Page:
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Your bot can give you weather predictions, recite your schedule from the top of his head and even tell you a pretty good joke. But there is something I bet it can’t do – speak different languages. Ever since Mark Zuckerberg presented Facebook chat bots during annual F8 developer event in April this year, they have been all the rage. Had he launched Facebook’s M bot worldwide, he would discover that 75% of the world wouldn’t understand it (well, he probably knew that). Language barrier is a problem we understand very well at Unbabel, that’s why we created Cyrano API. How does it work? It’s easy on the outside (just go here and say „Hi” in the language of your choosing), a little bit more complex on the inside (where both our AI and community of 40k editors get to action), but the most important thing is that in few easy step you can make your bot speak with people from around the world in their native languages.

„I know this one!” I shouted really excited in my Portuguese class the other week. We were learning different idioms and the teacher asked what we think sem pés nem cabeça. It literally means without feet or a head and is used for something that doesn’t make much sense. In Poland we would say something really similar in the same situation –  nie ma rąk ani nóg – it doesn’t have arms or legs.

Most of the Polish idioms sound less familiar to a foreign speaker. Even more – they sound really bizarre. But don’t let that stop you from using them whenever interacting with Poles. With my twenty-four years of experience in speaking Polish, I’m here to teach you some of them:

As people in the language business know, FIGS stands for French, Italian, German, Spanish, long considered “The Big 4” when it comes to translation. Traditionally, when people wanted to localize their content for new markets, they turned to these four languages first. After all, they are spoken in many countries, some of which have the largest economies in the world.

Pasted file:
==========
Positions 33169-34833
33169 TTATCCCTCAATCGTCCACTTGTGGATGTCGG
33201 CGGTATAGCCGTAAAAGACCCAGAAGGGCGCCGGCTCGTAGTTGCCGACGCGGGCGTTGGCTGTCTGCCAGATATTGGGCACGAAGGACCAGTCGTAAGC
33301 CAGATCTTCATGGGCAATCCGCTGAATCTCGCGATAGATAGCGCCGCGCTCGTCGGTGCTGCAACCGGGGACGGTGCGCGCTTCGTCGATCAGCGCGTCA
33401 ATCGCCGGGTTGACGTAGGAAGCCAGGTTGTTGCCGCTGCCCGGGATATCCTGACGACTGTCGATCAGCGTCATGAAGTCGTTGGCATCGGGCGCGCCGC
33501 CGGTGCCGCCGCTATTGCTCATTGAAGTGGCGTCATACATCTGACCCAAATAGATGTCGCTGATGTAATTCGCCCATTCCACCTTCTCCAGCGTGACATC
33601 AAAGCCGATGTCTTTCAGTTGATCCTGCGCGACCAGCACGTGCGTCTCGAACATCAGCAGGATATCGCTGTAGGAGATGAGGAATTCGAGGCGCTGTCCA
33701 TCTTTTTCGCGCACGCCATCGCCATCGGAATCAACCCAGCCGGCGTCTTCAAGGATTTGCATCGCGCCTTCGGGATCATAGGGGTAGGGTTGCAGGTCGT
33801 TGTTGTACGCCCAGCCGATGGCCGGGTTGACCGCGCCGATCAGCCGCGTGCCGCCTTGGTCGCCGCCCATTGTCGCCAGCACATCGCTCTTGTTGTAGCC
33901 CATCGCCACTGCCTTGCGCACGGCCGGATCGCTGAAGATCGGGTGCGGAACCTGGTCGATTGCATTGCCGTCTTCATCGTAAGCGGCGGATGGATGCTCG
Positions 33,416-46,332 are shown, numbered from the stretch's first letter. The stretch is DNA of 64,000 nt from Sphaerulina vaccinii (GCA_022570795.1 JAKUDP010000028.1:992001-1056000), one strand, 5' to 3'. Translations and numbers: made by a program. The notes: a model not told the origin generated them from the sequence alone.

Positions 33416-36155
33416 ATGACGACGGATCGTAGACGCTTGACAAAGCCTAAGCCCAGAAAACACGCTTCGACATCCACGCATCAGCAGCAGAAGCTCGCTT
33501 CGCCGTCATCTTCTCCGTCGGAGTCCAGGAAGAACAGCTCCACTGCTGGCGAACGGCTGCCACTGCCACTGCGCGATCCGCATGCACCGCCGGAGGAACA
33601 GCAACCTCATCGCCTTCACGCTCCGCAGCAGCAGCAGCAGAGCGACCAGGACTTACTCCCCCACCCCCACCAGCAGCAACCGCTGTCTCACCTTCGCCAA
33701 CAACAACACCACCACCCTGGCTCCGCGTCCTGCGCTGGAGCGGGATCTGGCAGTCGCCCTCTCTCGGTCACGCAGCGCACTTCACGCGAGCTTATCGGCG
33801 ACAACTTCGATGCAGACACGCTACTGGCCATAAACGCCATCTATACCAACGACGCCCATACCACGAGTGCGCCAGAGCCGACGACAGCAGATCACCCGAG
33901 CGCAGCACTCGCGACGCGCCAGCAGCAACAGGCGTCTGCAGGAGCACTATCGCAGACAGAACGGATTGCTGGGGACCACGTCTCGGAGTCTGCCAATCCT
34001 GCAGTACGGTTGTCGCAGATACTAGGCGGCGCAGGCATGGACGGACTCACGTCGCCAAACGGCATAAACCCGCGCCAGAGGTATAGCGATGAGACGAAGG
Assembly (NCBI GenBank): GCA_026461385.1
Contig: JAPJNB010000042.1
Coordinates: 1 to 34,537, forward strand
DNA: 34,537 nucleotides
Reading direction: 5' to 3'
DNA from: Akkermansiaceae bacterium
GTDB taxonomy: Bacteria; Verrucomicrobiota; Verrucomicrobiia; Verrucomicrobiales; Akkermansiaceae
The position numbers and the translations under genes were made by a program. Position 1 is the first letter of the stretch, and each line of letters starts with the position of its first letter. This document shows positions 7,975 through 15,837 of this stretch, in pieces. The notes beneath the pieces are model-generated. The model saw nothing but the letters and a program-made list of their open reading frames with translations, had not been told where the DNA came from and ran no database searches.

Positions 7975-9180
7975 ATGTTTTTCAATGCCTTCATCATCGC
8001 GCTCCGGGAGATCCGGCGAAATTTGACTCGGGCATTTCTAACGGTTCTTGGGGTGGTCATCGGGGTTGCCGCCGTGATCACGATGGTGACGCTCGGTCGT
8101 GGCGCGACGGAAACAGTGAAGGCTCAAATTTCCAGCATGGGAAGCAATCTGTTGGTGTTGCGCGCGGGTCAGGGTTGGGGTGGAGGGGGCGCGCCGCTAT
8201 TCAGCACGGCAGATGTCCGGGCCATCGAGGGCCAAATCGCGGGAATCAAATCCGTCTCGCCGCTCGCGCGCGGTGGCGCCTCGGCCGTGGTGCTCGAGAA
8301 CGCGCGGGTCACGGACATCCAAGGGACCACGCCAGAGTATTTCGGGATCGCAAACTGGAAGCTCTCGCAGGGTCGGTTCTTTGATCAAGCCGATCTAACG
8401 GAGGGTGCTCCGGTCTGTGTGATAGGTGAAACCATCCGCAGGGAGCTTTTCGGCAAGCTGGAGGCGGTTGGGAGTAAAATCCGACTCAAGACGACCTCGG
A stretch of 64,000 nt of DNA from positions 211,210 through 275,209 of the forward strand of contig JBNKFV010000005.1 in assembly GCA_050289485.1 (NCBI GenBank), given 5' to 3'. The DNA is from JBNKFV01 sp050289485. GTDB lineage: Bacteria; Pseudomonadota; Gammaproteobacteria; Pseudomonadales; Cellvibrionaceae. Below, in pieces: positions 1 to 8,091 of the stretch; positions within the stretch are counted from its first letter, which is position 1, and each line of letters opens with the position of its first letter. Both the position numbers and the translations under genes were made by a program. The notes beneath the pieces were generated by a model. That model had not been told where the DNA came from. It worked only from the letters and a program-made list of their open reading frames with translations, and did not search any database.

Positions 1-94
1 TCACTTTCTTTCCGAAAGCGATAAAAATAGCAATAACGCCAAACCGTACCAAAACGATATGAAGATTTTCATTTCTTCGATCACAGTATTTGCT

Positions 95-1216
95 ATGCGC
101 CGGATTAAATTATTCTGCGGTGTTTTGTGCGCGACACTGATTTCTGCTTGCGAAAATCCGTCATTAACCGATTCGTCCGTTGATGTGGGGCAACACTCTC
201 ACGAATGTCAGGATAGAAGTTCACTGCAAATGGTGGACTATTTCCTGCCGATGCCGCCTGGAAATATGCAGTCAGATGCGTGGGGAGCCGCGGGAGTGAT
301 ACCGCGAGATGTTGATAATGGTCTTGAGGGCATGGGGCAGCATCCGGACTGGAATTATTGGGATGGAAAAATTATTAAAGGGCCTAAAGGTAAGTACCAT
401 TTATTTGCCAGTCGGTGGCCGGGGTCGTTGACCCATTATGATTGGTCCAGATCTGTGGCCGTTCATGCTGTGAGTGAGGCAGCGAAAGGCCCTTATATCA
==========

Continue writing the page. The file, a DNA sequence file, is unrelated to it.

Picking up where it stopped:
But as the world continues to globalize and the internet brings together people from all over the planet, have other languages become more valuable? Some say that the FIGS will be replaced by BRIC—Brazil, Russia, India, China, which account for 40% of the world population. Some say CJK is the next frontier—China, Japan, Korea. (They really missed the mark on the catchy acronym there, didn’t they?)

Christmas is a pretty straightforward holiday — or so you might think. But with the myriad of international communities that celebrate Jesus’ birth, there’s a bevy of seemingly strange and even frightening traditions that happen every year in late December. Thanks to translation services making the world just a bit smaller and easier to understand, every year we’re learning more and more about our cousins — and their traditions — around the world. Here are five surprising Christmas traditions! Happy Holidays!

Facebook Localization Bug
Facebook is localized into more than 70 languages, including upside down English which I tried and regretted immediately!  But, they missed something: a indomitable, untranslated string, below my username. Unlike the other UI texts, “edit profile” is not Portuguese. I know because I am Portuguese. And slightly OCD about these things. I found a localization bug on Facebook!